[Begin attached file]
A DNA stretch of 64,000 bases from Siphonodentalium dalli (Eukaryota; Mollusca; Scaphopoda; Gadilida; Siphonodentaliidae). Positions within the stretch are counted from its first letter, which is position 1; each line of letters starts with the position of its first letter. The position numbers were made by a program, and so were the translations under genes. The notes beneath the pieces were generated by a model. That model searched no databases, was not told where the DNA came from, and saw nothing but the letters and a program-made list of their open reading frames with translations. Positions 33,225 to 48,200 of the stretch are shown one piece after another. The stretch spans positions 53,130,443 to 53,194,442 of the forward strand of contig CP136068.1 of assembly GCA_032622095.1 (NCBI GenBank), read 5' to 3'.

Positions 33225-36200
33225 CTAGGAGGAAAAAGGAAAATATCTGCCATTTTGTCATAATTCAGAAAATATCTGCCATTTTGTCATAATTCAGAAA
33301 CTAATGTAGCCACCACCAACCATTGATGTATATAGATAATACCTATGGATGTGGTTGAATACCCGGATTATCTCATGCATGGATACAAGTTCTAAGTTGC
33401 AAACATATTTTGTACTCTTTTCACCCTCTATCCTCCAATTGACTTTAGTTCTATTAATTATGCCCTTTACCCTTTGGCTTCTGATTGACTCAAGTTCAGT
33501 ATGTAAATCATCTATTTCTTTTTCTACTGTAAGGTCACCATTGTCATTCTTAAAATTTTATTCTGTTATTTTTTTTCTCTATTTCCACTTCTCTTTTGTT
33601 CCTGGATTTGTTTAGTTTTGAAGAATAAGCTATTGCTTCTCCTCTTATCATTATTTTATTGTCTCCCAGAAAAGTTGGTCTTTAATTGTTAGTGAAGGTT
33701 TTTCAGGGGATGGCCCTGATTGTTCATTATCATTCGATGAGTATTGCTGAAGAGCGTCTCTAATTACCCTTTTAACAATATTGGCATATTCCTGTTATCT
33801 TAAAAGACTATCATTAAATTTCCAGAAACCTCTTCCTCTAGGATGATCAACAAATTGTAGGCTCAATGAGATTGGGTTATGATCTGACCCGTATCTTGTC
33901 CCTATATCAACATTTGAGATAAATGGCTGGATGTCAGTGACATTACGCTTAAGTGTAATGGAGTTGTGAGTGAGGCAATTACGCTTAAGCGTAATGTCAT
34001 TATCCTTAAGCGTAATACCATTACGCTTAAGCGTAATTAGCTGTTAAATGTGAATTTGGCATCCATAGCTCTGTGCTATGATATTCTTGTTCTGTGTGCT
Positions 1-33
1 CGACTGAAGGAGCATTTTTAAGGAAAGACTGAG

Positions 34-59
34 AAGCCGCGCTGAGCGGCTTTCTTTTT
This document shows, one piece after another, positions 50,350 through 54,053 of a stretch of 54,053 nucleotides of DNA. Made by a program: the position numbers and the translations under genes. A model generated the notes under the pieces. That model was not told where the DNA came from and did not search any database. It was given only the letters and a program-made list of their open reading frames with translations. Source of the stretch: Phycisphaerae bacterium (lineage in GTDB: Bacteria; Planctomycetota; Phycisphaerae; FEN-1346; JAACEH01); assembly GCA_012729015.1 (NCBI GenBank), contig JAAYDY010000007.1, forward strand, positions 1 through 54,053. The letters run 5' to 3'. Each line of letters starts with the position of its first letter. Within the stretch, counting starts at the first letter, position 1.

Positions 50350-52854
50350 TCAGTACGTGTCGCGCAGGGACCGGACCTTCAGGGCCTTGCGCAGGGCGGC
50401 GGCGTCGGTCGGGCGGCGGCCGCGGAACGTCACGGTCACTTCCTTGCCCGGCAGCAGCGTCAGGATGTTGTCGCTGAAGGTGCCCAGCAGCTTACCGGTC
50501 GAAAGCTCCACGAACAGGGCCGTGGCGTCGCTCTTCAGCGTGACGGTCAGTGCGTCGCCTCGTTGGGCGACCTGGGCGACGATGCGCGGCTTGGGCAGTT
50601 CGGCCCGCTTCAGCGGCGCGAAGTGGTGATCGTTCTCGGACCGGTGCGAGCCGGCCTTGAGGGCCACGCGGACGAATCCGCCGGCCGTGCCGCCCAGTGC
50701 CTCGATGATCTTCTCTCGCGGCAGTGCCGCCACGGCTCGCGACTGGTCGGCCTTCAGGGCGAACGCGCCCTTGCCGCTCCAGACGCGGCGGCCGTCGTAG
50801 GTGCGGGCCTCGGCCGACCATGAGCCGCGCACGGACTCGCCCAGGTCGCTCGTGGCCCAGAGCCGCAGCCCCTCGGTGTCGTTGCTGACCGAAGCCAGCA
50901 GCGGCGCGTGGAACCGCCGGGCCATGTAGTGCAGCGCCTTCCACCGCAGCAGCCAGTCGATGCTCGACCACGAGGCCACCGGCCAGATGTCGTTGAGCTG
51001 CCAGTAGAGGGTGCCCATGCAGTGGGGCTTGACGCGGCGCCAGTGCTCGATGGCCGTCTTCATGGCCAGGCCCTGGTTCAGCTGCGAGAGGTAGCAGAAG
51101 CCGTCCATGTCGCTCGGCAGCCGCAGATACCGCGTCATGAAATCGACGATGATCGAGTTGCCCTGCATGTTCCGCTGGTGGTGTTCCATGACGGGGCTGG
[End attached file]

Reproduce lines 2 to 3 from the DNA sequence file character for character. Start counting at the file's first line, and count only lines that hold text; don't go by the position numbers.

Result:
Positions 33225-36200
33225 CTAGGAGGAAAAAGGAAAATATCTGCCATTTTGTCATAATTCAGAAAATATCTGCCATTTTGTCATAATTCAGAAA